For 2017, I decided to mix reading books for PropelHer’s Book Club with money-focused books. I wanted to demystify the good ones from the not-so-good ones, which led to me reading The Automatic Millionaire.
The Automatic Millionaire: A Powerful One-Step Plan to Live and Finish Rich by David Bach comes highly recommended (#1 New York Times, Business Week, Wall Street Journal and USA Today Bestseller, as well as having sold over 1.5 million copies). Having read the book I would say it sold so many because we live in a world where people want a get rich quick scheme and automatic makes it sound like you can make money easy.
David is very honest from the outset stating that The Automatic Millionaire is “the tortoise’s approach to wealth, not the hare’s”. Slow and steady wins the race, but it is important that you make the process automatic – “if your financial plan is not automatic, you will fail”.
He states that “regardless of the size of your paycheck, you probably already make enough money to become rich”. This is because David believes that “becoming rich requires nothing more than committing and sticking to a systematic savings and investment plan”.
The whole book is based around the idea of automation. However, there are a few other strands including compound interest – “The miracle of compound interest is the Automatic Millionaire’s power tool for wealth”.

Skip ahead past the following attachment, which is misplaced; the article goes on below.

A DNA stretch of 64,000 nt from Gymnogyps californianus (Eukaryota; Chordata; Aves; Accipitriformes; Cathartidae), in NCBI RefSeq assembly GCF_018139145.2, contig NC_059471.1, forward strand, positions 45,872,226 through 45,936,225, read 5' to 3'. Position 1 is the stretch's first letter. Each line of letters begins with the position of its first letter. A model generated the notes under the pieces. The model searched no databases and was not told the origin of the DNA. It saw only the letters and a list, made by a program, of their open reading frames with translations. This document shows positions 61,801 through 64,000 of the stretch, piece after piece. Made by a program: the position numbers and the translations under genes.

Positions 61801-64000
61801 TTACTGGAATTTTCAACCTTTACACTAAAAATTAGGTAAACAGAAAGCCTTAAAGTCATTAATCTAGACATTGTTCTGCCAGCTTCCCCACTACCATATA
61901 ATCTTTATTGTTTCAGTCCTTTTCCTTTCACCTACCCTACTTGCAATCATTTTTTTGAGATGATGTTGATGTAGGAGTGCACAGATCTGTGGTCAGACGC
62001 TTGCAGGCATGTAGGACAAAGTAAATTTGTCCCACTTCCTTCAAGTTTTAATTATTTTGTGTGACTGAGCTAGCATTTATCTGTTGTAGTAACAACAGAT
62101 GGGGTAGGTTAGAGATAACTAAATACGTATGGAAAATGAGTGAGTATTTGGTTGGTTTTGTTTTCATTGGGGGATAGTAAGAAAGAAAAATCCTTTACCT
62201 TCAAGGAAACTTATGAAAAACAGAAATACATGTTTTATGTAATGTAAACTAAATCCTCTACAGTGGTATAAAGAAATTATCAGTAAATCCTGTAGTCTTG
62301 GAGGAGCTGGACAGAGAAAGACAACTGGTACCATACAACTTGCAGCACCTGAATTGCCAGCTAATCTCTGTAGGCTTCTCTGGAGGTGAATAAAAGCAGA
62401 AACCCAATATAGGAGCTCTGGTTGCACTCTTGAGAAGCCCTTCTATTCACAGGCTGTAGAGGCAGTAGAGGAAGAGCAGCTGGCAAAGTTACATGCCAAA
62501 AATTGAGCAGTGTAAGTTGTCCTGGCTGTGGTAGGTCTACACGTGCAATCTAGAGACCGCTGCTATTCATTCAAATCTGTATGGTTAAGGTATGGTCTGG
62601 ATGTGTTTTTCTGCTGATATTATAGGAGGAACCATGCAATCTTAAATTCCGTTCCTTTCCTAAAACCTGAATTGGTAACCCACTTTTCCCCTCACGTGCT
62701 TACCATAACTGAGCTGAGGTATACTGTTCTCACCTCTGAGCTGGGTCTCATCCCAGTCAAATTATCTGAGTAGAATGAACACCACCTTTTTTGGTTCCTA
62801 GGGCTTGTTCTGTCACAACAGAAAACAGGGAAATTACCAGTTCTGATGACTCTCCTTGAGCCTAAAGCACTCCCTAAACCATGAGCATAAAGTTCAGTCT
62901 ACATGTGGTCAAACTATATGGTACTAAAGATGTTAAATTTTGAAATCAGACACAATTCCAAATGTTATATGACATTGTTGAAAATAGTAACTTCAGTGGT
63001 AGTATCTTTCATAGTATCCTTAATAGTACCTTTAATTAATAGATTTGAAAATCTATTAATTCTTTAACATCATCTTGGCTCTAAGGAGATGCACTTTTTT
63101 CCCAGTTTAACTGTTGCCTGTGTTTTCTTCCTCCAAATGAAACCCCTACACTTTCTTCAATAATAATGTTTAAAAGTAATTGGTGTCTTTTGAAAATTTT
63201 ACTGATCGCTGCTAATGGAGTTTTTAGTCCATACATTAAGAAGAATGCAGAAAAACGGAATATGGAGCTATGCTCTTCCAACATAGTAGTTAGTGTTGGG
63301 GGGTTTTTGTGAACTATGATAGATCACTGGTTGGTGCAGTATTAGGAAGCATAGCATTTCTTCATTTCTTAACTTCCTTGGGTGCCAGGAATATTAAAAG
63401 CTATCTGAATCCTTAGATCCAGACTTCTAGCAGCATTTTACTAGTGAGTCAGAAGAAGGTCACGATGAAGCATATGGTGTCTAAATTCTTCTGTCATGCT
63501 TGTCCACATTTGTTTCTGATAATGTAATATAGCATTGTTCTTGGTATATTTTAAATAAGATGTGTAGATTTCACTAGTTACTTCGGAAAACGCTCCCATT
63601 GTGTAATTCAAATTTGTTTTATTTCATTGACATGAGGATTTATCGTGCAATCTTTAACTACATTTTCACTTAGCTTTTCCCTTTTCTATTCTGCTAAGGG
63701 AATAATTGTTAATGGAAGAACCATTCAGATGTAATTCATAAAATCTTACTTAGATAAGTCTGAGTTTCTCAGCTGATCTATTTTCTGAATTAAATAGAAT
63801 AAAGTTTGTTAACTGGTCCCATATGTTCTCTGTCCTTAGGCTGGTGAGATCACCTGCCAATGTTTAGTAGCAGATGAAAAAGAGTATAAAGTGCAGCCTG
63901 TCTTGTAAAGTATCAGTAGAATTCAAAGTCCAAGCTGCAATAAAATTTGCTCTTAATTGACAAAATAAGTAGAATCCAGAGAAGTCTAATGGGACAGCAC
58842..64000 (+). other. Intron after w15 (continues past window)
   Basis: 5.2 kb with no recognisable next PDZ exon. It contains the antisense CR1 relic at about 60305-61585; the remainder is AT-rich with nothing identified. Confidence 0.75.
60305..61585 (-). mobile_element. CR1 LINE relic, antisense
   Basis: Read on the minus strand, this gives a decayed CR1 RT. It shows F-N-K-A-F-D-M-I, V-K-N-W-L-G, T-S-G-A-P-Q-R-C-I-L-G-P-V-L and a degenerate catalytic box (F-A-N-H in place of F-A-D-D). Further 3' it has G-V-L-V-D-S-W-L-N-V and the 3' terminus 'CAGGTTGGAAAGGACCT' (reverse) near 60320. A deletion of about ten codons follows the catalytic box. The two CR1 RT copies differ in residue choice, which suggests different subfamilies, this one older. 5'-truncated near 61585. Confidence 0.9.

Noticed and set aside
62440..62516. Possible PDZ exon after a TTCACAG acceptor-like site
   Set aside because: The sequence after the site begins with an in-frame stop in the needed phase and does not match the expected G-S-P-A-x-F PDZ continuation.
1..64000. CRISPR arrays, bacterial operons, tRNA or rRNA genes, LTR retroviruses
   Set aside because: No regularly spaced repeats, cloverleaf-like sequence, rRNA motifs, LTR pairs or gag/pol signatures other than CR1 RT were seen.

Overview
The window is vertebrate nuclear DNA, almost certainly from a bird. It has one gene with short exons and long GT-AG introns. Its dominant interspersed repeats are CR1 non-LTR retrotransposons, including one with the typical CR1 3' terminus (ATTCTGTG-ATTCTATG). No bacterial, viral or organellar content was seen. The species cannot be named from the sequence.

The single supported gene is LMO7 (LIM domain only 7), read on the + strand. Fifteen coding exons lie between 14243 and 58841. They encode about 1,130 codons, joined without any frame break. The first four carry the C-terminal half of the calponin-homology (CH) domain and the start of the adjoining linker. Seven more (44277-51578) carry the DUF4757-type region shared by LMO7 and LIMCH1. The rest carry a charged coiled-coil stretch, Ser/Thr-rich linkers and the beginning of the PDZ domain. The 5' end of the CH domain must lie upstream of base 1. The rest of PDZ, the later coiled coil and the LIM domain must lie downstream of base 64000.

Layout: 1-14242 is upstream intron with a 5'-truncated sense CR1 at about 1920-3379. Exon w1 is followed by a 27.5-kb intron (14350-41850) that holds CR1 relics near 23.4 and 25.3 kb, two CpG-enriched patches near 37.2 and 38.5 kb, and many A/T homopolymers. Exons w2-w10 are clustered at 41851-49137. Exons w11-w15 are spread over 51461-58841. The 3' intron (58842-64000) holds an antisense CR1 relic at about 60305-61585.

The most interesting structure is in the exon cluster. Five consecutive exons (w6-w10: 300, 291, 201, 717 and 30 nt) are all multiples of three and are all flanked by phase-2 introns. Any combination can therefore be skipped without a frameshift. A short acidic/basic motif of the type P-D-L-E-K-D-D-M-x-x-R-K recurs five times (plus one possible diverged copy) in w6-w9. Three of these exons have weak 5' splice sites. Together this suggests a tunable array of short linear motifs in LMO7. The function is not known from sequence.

In line with many money-making books, The Automatic Millionaire tells you that you should ‘PAY YOURSELF FIRST. David encourages you to set up a pretax retirement fund and automatically transfer 10% of your wages into it.
Another key strand is HOME OWNERSHIP. David believes you should “buy a home and pay it off automatically”. He makes it very clear that “you can’t get rich renting”. However, it isn’t just about having a mortgage, but how to pay that mortgage off as quickly as possible. He suggests halving your monthly mortgage and paying that figure bi-weekly. This results in you paying your mortgage off earlier, as you end up paying the equivalent of 13 monthly payments a year.
Overall, I was disappointed by The Automatic Millionaire.
It didn’t bring anything new to my knowledge of financial planning. However, I have been a big fan of automating your financial process for years now. Chapter 9 has a useful blueprint, which to be honest you could read and get the gist (and self yourself a few hours). Also, after reading The Millionaire Fastlane (read my review here) the idea of waiting until I was ‘old’ to be rich just didn’t sit well.
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